IT MIGHT be the social event of the decade, but in Yorkshire it seems apathy rules when it comes to the forthcoming Royal Wedding.
Even the prospect of a party and a day off work has failed to spur the county’s residents into action.
In South Yorkshire not a single application has been made to stage an official street party. And in Yorkshire as a whole only 25 people out of a population of several million have applied to local councils to stage street parties.
It was all very different in the 1980s when Prince Charles married Lady Diana Spencer – the country came to a standstill, shops ran out of bunting, while trestle tables for holding street parties were at a premium.
But several decades on the national mood this time around seems very different.
Exhortations from Eric Pickles, the Secretary of State for Communities and Local Government, that people should be allowed to celebrate the wedding with the minimum of red tape seem to have fallen on deaf ears.
Inquiries by the Yorkshire Post reveal that in Leeds not a single resident has requested permission from the council to host a street party.
In Kirklees and Wakefield no-one has applied for permission while in Calderdale a solitary individual has spared the borough’s blushes.
Bradford is the West Yorkshire city which comfortably boasts the most applications – a massive three, one from Baildon, Cullingworth and one from Ilkley Parish Council.
In South Yorkshire the indifference is even more marked with Sheffield, Doncaster, Rotherham and Barnsley all registering zero applications making the huge area a wedding-free zone .
Royalist York bucks the trend, however, weighing in with six applications – not surprisingly given the nature of its history – while in North Yorkshire the picture is slightly more promising with the county council receiving five applications, four from the Scarborough area and one from Pickering.
At the top of the league is the East Riding with an astonishing 11 applications.
Scarborough Council has certainly done its bit to popularise the event on April 29 by offering residents and community groups free advice on how to celebrate the wedding this month.
The council’s community and development officer Matthew Joseph said: ‘’In 21st century life people are very busy and often don’t have time to interact with those who live on their street. Everyone harks back to those good old-fashioned days of community and we are hoping this will provide a bit of that spirit.
‘’What we want to do is get back to the feeling in the 1950s with the Coronation and Charles’ and Diana’s wedding the early 1980s where everyone came together.’’
Calderdale’s director for safer and stronger communities, Robin Tuddenham, said: “We have received one application for street parties for the Royal wedding. The application process can take up to eight weeks so we recommend any residents interested in holding a street party should do so as soon as possible.”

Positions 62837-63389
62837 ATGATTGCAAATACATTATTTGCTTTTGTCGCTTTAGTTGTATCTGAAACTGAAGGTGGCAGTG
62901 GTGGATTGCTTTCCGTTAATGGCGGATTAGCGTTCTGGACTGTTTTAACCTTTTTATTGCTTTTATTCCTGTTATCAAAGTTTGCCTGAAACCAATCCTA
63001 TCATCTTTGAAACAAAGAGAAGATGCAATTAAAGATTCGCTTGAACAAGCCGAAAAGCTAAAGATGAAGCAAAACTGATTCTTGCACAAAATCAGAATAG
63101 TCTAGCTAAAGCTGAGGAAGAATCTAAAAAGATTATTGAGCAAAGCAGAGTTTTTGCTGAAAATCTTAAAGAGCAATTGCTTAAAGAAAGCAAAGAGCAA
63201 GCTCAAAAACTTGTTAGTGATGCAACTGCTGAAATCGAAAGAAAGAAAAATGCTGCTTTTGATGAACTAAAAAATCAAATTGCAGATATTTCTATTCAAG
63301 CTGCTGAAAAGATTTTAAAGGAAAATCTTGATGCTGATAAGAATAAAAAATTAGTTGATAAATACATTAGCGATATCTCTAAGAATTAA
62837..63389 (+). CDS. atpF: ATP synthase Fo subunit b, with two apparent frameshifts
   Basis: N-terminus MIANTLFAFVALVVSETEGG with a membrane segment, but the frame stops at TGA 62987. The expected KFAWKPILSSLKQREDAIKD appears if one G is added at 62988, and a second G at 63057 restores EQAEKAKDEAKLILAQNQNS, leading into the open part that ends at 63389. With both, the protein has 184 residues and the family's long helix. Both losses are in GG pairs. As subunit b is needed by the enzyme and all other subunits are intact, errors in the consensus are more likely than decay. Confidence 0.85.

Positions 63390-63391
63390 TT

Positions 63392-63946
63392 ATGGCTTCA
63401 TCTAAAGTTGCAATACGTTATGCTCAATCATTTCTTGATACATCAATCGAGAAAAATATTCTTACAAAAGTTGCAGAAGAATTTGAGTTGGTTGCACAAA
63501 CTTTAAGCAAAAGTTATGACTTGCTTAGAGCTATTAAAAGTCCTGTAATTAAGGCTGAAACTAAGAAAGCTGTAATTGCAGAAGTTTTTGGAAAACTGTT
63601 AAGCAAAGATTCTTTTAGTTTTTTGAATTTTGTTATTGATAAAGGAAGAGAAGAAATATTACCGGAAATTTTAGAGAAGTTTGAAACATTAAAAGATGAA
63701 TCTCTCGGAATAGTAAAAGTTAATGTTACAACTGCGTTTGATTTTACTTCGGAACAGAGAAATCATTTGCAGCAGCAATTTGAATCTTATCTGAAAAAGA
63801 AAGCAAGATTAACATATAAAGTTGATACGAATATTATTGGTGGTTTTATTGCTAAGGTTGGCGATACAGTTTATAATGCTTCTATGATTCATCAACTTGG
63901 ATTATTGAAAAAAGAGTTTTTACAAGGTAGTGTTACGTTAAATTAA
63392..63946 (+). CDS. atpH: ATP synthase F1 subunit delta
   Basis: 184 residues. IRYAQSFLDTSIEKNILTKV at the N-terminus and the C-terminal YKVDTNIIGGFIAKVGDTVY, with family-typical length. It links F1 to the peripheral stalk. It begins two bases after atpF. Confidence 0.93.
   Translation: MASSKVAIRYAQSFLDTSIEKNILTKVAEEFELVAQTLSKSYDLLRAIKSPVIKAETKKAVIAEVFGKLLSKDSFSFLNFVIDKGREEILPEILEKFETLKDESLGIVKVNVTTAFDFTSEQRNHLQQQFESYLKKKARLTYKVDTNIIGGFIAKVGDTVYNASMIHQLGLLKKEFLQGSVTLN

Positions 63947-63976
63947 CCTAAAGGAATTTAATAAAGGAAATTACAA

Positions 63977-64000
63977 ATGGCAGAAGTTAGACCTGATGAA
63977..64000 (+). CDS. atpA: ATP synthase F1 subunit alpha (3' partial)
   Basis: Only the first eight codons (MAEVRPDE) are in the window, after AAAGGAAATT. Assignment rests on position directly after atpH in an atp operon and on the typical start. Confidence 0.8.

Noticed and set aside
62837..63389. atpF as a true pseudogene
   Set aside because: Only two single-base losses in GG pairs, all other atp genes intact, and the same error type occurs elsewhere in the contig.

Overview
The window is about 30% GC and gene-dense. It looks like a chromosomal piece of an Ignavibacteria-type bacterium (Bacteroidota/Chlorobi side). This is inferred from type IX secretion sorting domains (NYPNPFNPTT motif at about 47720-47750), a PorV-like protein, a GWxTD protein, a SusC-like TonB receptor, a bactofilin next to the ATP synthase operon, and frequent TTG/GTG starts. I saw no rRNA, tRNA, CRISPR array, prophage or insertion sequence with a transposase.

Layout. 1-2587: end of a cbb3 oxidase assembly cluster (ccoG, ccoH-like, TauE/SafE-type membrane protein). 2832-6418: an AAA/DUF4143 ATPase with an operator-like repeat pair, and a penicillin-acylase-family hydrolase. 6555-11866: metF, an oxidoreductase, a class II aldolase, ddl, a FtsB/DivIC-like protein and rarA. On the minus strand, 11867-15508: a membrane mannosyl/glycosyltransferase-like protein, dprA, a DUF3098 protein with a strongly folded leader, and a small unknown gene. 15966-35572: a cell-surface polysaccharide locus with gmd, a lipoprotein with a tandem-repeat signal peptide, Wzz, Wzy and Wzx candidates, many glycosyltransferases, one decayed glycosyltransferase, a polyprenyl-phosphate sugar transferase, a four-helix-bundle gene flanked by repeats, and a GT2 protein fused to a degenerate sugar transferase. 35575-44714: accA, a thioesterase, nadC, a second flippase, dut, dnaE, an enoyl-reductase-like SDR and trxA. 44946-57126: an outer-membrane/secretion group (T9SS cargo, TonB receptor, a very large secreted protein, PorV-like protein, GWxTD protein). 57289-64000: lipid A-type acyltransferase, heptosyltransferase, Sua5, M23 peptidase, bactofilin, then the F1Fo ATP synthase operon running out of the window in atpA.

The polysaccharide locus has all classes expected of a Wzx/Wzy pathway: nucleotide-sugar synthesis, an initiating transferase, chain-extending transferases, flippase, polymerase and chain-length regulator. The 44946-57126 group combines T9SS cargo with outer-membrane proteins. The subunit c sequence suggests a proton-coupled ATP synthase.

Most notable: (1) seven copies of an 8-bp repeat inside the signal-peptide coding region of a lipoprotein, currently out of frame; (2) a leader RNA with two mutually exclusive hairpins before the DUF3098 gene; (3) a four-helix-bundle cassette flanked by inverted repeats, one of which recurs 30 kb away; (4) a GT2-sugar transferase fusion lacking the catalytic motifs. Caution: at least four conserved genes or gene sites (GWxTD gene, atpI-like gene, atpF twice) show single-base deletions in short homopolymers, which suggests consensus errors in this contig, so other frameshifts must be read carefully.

In Hull there were no applications either. Coun John Robinson, Portfolio Holder for Image and Culture, said: “We have not received any formal applications for Royal Wedding street parties.
“However we have received a number of inquiries from a variety of organisations who are looking to organise an event. If residents would like to hold a street party they need to complete an application form that is available on our website.
The Event Safety Advisory Group which includes Hull City Council, Humberside Police, Humberside Fire and Rescue and Yorkshire Ambulance Service will consider all applications and will do as much as possible to help local communities wishing to hold a street party by offering support and advice.
“Hull City Council supports street parties and this is an ideal time for communities to come together and celebrate the royal wedding. The safety of local residents is paramount, though, and we will support organisers to ensure events can be held safely for all concerned.”
Applicants faced with red tape
Anyone interested in holding a street party needs to get on with it as councils claim they need at least eight weeks’ notice.
If a road needs closing the council will need a traffic plan with an alternative route.
On insurance cover, Calderdale Council, for example, says it will look at each application individually. Insurance starts from £50.
If residents wish to fizz up the occasion a temporary events notice from the council is needed, cost around £21. No licence is required if alcohol is served free.
So long as the party is private a music licence is not needed. PRS for Music, the organisation which licenses the public use of music, is waiving its right to charge for a licence the use of music for street parties between April 22 and May 6.